Yet I’m not optimistic that this most recent evidence of our failing infrastructure will be a wake-up call any more than the lethal Minneapolis bridge collapse of 2007. An $8.5 billion transportation bill is bottled up in Olympia. The critical Columbia River Crossing is stymied because some in Vancouver, Wash., are afraid of light rail. In the other Washington, the misbegotten culture of austerity and sequester is making it impossible to do much more than tread water, if that.

To be sure, the infrastructure debate is complex. The United States ranks 7th on the latest Global Competitiveness Report by the World Economic Council. That doesn’t seem to show a nation in crisis, although we did fall two notches from 2011-2012. Boondoggles do happen, although more often on roads and freeways we don’t need than with light rail and transit. Funding streams are distorted and as often steered by powerful members of Congress as by actual need (wait for the federal money to be spent dredging eastern harbors to the detriment of Seattle and Tacoma).

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Comments | More in Agriculture, Infrastructure, Transportation

April 18, 2013 at 9:00 AM

Maritime interests worry about tax proposals

Olympia pays a good deal of attention to lobbyists from Boeing and Microsoft, which is understandable. It’s an open debate whether the tax breaks and incentives for aerospace and technology provide more revenue through job creation and retention than they cost. But do the governor and lawmakers want to take chances in today’s competitive climate?…

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Comments | More in Agriculture, Ports of Seattle and Tacoma | Topics: Maritime

April 25, 2012 at 10:10 AM

I’ll drink to that: Washington wine flourishing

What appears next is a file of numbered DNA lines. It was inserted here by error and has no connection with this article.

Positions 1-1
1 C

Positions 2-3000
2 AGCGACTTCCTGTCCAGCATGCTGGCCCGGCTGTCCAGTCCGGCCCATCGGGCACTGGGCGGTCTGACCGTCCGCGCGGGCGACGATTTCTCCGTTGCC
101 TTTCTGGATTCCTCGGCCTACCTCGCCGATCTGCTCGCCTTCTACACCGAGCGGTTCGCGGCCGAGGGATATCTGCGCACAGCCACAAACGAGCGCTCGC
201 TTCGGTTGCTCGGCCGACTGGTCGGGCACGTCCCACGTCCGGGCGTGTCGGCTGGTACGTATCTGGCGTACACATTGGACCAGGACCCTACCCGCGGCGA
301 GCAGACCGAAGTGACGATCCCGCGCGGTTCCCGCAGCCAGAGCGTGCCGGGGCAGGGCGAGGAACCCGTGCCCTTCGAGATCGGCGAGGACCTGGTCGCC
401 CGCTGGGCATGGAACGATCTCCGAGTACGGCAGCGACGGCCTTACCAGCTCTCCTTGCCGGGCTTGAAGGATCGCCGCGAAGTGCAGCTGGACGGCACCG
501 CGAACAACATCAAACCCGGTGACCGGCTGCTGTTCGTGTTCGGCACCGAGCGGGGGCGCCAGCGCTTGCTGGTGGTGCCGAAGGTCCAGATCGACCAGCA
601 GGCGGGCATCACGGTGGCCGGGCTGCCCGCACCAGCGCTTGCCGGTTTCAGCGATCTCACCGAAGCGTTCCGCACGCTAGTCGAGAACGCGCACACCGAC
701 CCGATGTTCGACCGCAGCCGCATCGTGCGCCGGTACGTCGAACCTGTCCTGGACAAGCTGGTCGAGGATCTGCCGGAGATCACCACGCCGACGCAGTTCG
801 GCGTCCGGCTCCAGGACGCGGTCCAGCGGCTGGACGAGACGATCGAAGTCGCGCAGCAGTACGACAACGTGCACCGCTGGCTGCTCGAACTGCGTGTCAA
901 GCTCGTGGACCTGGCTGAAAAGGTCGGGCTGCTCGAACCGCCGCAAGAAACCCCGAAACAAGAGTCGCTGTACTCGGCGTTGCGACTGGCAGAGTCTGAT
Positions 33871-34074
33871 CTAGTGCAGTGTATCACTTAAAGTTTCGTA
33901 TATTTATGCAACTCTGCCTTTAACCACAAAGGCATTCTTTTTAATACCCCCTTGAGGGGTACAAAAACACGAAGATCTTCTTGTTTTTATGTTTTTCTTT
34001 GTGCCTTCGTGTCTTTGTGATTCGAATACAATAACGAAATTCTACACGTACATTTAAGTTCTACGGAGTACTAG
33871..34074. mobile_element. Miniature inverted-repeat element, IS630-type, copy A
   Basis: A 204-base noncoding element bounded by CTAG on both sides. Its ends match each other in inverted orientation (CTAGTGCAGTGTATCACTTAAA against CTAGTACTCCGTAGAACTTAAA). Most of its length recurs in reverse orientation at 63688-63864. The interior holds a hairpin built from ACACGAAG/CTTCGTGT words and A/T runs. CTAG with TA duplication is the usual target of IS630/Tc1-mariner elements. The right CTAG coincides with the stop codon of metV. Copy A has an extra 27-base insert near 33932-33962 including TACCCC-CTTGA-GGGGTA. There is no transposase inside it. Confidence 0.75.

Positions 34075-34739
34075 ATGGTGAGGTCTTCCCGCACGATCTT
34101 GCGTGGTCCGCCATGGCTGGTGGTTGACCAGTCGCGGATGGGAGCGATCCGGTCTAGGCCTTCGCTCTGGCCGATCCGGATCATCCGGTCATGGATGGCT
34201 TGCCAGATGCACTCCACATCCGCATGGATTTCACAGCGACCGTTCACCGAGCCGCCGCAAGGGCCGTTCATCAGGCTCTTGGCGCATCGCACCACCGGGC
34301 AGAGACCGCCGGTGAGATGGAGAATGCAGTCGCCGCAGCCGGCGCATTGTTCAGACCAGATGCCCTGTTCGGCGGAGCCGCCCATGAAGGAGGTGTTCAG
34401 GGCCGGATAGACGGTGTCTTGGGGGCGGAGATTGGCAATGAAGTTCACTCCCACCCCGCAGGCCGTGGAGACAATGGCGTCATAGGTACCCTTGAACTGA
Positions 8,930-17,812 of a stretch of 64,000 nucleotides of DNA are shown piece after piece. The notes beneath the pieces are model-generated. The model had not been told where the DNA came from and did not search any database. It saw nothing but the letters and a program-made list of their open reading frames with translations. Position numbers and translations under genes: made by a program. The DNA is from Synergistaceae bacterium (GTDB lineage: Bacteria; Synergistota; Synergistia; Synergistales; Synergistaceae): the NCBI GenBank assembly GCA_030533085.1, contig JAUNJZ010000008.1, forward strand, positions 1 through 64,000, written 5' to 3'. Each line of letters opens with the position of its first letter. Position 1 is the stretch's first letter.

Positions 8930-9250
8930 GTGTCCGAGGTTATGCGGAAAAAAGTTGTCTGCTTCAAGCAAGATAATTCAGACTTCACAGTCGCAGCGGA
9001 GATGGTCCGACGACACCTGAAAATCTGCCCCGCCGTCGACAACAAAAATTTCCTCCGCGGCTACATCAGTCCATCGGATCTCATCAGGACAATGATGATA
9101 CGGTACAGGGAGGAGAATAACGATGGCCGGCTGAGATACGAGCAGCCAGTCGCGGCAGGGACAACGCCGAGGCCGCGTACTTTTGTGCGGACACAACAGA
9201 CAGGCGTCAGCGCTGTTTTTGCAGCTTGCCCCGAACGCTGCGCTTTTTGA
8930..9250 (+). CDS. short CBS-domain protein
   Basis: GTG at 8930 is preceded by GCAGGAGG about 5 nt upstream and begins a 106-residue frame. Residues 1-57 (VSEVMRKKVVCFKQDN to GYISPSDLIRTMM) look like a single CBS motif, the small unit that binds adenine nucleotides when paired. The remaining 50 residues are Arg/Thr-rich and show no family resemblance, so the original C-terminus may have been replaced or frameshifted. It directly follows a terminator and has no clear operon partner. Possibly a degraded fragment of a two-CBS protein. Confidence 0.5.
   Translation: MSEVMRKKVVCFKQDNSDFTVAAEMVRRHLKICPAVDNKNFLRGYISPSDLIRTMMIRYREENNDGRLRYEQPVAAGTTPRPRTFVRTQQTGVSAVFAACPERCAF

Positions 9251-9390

Let me put my hooch, as it were, on the table. I’m a martini man. But I also enjoy wine with dinner and usually try to drink patriotically with a Washington label. So naturally I was interested in the economic impact report by the Washington State Wine Commission (yes, there is such a critter) released this week. (You can download it here). It was produced by Stonebridge Research Group.

The report claims that in 2010-2011, the industry had an impact of $8.6 billion within the state. That compares with $3 billion in 2007. This counts winery revenue, distributor markup, restaurant/retail markup, wine grape sales, tourism, etc. Wine accounted for almost 30,000 full-time equivalent jobs in the state and it and “allied industries” paid $237.7 million in state and local taxes and nearly $305 million in federal taxes. With 11.2 million cases of wine produced, the sector generated $1 billion in direct revenue. The state is No. 2 after California in the value of “utilized wine grape production and in bearing wine grape acreage.”

The number of wineries in Washington continues to grow, from 534 in 2007 to 739 in 33 counties in 2011. Most of Washington’s wineries are small family businesses, as they are in most of the U.S. Vineyards continue to be developed, with grape bearing vineyard acreage growing from 30,500 acres to 35,000 acres, with several thousand additional acres planted in 2008-2009 still waiting to bear fruit.

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Comments | More in Agriculture, Wine industry